Wednesday, September 10, 2008

Tamasheq and Ramadan

Life for me has hit a point of no return. It will never be the same. I'm in this country for the long term, getting to know the people, and took a big step to integration. You see, this monday morning I started full time tutoring (aiming for 6 hours a day of private class/reading/listening to or speaking with people) in the Tamasheq language. Tuareg (or Tamasheq/Tamajaq/Tamahaq) is a Berber language or family of closely related languages spoken by the Tuareg, in many parts of Mali, Niger, Algeria, Libya and Burkina Faso and Chad. There are several major dialects, and we are learning the one that is in the lower Niger and Mali region. Tamasheq resembles Arabic to some extent if you want to have an idea of the sound. Someday I'll get a sound file to load so you can hear it!

The area where Tamasheq is one of the spoken tribal languages



So I have now had 7 hours of class and already feel my head is swimming. We have basically 5 words for boy,girl,man,woman and baby. They have 21!
Here are some of the main greetings I will use:

Ma dar tolad - How are you?
Ma ta xallakad? -How are you #2
Aytedam-nawan ma dar olan - How are your people?
Bararan-nam, ma dar ola? - How are the children?

Keep in mind, you go through at least 3 or 4 greetings in a row with everyone, and the answer is always the same - Alxer ras! (meaning only peace or happiness)
Well, enough about Tamasheq for now. Since I will be spending so much time in it for the next year I am sure this won't be the last blog about it!


Also, it is currently Ramadan is the muslim world. This is a time where the adherents fast from the time the sun rises to when it falls in the evening, and they don't even drink or swallow their own spit. For us this has been an interesting time, and one when people are quite open to talk about belief systems, religion and personal relationships with God. The people tend to be a little grumpier i think in general and i can't really blame them. Have you ever tried 45 degree weather with no food or WATER all day? I know I wouldn't be happy. The markets near sundown are just packed with people, the fruit stands sell out (previously never seen here!) and there is huge lines for bread. The people spend more than normal during Ramadan because it is also a holiday season and they celebrate with huge meals at the ends of the days and first thing in the morning. So really they actually eat more, just not for the hours the sun is up. So interesting to be here amongst many muslim friends and workers in this time and we have had lots of very interesting converstations. Last night our night guard had a good gathering of people at the new hut outside our door and there was a village chief there. What a joy to be able to give him the proper greetings in Tamasheq and then Paul stayed out there with the men talking for several hours.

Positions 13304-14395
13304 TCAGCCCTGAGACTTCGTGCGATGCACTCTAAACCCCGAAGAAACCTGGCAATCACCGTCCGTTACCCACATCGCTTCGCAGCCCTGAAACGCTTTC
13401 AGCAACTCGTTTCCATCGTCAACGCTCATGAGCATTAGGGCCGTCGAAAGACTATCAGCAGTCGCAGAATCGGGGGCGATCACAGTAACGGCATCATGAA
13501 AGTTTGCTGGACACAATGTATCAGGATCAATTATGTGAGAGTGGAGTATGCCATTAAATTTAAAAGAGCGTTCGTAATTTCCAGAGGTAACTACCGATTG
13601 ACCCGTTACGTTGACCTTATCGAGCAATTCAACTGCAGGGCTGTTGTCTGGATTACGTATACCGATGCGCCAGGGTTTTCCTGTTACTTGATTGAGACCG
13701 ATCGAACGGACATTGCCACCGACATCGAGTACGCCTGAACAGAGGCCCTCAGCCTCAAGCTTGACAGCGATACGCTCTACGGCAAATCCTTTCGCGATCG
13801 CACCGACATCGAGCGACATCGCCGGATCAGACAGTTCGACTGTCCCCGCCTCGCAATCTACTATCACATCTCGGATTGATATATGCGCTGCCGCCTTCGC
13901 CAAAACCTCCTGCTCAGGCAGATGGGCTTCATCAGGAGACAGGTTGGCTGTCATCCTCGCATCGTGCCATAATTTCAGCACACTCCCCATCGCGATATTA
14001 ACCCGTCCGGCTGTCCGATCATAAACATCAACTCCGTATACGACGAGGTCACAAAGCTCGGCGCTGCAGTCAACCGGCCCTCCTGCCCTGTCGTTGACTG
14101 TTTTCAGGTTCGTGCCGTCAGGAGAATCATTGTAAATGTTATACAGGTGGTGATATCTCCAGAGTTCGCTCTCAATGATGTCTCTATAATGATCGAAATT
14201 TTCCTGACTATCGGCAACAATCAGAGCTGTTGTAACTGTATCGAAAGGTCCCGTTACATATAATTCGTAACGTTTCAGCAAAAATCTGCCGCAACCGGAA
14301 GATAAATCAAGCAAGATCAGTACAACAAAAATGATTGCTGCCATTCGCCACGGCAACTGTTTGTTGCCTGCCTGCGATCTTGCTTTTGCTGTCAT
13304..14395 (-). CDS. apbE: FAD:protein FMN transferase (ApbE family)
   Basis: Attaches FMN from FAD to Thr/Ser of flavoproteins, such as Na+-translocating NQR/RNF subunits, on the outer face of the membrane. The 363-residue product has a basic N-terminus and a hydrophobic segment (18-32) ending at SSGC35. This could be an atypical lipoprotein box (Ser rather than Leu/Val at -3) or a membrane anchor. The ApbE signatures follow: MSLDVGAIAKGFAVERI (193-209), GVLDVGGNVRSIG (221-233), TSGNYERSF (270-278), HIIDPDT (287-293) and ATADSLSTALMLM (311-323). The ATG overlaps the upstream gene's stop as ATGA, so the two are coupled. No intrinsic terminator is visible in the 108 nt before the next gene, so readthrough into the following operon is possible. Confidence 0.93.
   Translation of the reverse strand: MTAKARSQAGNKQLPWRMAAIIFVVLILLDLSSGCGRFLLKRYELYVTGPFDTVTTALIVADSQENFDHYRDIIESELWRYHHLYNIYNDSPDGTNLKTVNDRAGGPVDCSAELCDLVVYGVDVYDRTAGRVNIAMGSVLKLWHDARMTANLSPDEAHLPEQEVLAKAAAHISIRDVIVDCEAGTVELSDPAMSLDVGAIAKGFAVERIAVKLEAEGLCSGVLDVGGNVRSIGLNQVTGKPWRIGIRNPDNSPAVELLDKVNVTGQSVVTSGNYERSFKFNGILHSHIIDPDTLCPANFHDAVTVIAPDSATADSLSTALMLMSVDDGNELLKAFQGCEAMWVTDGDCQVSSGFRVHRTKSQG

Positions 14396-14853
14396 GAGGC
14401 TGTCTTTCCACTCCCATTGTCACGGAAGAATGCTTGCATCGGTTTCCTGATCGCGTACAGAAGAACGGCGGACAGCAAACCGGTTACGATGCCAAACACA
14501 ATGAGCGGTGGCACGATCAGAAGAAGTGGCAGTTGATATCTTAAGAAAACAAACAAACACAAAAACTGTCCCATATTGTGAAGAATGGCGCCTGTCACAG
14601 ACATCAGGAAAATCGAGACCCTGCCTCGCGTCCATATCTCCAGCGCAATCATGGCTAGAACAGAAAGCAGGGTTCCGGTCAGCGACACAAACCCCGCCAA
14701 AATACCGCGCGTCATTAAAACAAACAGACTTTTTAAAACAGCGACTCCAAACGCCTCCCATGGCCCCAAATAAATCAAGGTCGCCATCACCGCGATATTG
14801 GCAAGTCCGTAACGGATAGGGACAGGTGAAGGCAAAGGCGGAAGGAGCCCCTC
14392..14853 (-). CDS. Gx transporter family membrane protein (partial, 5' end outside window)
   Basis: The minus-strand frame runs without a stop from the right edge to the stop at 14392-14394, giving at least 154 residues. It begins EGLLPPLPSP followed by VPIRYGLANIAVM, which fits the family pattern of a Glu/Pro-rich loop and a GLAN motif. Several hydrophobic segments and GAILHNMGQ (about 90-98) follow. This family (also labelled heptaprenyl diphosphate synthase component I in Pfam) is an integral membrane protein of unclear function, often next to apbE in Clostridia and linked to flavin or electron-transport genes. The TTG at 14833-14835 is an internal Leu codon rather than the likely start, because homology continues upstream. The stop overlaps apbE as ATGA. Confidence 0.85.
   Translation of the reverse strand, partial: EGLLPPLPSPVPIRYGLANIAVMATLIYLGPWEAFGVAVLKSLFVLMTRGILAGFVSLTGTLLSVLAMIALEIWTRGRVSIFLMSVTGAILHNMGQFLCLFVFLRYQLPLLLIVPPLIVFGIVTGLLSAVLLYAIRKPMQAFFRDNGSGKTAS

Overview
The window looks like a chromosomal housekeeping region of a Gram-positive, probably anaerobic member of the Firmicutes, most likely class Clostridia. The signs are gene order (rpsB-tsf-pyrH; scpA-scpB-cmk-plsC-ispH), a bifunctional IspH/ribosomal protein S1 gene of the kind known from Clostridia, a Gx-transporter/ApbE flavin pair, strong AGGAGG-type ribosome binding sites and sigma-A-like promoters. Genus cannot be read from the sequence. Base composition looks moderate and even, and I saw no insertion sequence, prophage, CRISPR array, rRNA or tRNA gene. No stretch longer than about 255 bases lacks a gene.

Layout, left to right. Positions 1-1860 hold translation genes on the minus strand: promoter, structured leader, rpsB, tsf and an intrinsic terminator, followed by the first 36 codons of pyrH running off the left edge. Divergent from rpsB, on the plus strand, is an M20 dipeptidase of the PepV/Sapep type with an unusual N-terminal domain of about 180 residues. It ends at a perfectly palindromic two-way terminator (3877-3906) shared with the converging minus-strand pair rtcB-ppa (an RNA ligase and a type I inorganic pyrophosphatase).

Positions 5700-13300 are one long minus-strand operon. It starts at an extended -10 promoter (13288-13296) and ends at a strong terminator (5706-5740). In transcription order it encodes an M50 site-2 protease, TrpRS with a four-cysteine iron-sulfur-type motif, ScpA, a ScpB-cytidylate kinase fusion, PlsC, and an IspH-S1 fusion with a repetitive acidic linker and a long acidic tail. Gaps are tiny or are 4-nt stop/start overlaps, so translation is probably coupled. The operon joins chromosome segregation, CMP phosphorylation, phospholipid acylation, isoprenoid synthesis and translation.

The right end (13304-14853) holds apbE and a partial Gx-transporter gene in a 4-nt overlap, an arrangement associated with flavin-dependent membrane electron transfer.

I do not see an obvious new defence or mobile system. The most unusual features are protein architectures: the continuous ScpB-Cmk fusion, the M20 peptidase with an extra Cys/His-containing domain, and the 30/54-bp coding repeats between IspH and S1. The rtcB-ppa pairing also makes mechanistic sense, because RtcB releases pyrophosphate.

A family near us left Niamey so we bought their guard hut. Now this sits outside our gate and gives shade to our guards and neighbors and visitors. Here is Paul moving it. Looks kind of funny like our truck grew a roof :)


Paul also began continued french studies with a Togolese teacher this week and is enjoying the structured aspect, but also being challenged in bringing his french to the next level. When he feels comfortable in french he will be joining me in Tamasheq studies. Our kids also had new beginnings this month so far. Last thursday was the first day of school for Bennett and Arielle began Monday. They both go to a french playschool that teaches french through art, dance, crafts and music. Its a great way for them to learn french, make friends, run around and play, and stay away while we study language at home! We are grateful we found such a great place for them. They are supposed to be in two seperate classes based on ages, but Arielle isn't comfortable to leave Bennett's side yet, so please pray for her and she settles in and feels safe and we slowly transition her. We are thankful for their understanding and patience of our special little girl. Thank you for continuing to pray for them too. Here is some fun photos of them!

Arielle still has a sprained ankle and complains when walking, so one morning we found Bennett took it upon himself to push her around the house in style!



Enjoying the late afternoon shade on the patio while playing a Madagascar tile game with daddy



Bennett at the gates for his first day of Playschool!




And for those of you who aren't on Facebook to see all my pictures there, here are a few recent ones from Niger i took. This first one is our tree (and now our hut too is there)This tree is more a part of our africa life than our house. We sit with people, tell stories, share tea or meals and greet people. Africa life is community based, and this is our central station!



And finally, a gorgeous sunset over the Niger river. The dust in the air and clouds made it a rich orange and was stunning. Come see for yourself!

1 comment :

Anonymous said...

Was thinking about u this a.m. on my way to work - how it's been nothing but studying for you for sooo long....and still it continues. I know that is all part of what it's all about...but whoa! WHen I feel overwhelmed - I'll think of you. Sending hugs and much prayer. heather